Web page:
TIME Obesity

Study: People With Extreme Obesity Die 14 Years Earlier Than Normal

Obese Woman Walks Through Washington
An obese woman is seen on May 8, 2007 in Washington, DC. Chris Jackson—Getty Images

100 extra pounds of weight can be as lethal as cigarettes

Adults who suffer from extreme obesity tend to suffer a range of ailments, from organ failure to cancer, that on average shave 14 years off of the normal lifespan, a new study has found.

Researchers at the National Cancer Institute studied an international sample of 9,500 extremely obese adults, or those who weighed roughly 100 pounds more than their recommended body weight. Compared with healthy adults, the extremely obese population tended to suffer from higher rates of life-threatening illnesses, particularly heart disease, cancer and diabetes. On average the extremely obese lost 14 years of life, matching the loss of life suffered by smokers.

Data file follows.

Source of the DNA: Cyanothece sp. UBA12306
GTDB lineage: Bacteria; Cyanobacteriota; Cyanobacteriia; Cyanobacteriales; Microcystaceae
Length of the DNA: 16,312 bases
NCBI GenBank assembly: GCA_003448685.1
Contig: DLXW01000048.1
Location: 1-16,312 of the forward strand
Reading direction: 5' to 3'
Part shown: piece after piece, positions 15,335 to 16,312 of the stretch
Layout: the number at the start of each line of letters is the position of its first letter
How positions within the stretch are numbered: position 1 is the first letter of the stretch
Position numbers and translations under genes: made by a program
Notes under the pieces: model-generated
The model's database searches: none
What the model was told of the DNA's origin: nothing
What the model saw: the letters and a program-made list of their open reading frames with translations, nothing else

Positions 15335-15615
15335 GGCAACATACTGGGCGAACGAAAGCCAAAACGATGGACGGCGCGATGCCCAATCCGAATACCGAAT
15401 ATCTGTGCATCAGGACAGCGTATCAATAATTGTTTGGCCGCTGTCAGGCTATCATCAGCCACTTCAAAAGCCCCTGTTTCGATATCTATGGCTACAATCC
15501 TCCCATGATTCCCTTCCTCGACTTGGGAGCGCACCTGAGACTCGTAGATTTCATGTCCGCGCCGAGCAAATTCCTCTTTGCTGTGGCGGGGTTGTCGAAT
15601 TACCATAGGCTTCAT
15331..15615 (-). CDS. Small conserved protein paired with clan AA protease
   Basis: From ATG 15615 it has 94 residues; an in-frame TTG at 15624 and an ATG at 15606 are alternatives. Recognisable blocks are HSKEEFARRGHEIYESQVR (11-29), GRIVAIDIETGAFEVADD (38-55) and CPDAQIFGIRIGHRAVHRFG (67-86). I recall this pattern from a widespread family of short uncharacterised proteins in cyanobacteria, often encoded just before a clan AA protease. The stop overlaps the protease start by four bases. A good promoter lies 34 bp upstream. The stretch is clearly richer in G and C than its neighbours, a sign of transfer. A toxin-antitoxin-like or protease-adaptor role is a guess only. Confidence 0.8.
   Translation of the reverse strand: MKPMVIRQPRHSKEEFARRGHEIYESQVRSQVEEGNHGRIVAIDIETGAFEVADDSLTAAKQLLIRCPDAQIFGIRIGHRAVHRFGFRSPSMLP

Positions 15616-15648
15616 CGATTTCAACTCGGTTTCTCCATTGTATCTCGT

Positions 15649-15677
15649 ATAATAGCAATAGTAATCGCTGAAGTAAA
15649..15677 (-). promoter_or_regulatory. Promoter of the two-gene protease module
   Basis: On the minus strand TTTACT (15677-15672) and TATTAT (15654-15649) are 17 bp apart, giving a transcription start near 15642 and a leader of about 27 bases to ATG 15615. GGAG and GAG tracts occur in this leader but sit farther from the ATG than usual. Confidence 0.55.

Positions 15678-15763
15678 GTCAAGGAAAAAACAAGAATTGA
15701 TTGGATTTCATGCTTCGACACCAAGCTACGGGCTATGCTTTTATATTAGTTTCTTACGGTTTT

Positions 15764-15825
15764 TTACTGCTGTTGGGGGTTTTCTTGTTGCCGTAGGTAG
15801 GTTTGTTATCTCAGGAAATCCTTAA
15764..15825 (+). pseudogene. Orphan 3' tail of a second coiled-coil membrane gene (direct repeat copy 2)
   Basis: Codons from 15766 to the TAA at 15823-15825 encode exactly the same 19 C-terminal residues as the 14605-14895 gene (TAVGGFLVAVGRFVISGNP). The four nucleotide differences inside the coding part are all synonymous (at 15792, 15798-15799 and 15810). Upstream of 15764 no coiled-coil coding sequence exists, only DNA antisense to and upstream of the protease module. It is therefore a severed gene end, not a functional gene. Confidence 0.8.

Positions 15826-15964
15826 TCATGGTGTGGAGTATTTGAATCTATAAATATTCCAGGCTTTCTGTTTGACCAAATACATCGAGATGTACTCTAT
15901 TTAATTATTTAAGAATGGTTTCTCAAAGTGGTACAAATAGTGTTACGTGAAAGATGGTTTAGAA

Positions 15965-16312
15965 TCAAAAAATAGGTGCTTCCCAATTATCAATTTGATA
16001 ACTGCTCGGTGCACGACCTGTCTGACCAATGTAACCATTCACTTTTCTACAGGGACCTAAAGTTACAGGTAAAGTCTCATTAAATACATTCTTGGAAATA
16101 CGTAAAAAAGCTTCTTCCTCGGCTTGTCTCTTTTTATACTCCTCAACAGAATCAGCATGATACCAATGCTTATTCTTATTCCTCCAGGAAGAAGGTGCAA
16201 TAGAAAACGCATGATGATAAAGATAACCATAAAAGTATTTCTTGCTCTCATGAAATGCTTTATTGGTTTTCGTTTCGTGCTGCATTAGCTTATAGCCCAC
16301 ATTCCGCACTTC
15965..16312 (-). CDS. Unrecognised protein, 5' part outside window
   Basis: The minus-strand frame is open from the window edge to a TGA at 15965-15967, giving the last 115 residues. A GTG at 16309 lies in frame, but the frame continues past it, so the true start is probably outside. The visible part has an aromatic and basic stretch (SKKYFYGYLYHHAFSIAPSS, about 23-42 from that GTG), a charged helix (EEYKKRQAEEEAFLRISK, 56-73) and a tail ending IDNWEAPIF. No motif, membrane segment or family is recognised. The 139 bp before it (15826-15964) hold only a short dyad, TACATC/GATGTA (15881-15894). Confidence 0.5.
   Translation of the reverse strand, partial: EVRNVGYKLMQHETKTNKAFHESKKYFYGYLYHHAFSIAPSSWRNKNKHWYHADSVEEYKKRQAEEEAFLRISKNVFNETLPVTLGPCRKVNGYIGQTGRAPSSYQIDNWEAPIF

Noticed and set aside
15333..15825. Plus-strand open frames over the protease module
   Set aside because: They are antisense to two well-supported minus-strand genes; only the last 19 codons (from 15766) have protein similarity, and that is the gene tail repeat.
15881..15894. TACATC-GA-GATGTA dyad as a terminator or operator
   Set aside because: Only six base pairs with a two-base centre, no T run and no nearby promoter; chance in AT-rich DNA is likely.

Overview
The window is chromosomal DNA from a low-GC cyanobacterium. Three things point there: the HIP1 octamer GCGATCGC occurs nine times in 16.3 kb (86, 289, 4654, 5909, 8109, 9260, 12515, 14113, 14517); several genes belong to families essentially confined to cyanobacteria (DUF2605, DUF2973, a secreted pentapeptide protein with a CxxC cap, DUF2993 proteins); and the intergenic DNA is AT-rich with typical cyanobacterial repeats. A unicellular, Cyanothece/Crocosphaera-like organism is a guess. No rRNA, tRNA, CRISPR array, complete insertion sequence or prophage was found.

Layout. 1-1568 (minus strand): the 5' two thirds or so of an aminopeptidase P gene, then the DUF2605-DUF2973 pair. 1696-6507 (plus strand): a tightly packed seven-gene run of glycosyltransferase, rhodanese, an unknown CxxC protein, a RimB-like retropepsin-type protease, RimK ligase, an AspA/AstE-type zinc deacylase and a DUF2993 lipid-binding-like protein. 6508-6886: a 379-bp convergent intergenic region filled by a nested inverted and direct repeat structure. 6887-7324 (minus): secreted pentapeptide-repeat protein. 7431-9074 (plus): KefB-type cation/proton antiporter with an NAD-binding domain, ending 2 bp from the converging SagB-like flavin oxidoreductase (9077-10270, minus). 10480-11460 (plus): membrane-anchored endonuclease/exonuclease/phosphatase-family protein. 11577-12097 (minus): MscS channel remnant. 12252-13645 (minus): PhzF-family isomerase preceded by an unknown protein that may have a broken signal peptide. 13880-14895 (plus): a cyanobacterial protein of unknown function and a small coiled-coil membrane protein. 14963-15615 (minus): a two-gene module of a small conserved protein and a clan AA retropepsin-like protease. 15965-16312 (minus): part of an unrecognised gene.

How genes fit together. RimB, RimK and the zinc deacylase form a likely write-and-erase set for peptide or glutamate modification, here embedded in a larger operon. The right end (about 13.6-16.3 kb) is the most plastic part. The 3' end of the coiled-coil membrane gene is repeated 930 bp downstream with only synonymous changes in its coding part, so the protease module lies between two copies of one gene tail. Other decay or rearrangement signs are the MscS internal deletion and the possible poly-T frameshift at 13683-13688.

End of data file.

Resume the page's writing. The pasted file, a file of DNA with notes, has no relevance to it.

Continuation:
“While once a relatively uncommon condition, the prevalence of class III, or extreme, obesity is on the rise,” the study’s lead author, Cari Kitahara, said in a statement. “Prior to our study, little had been known about the risk of premature death associated with extreme obesity.”

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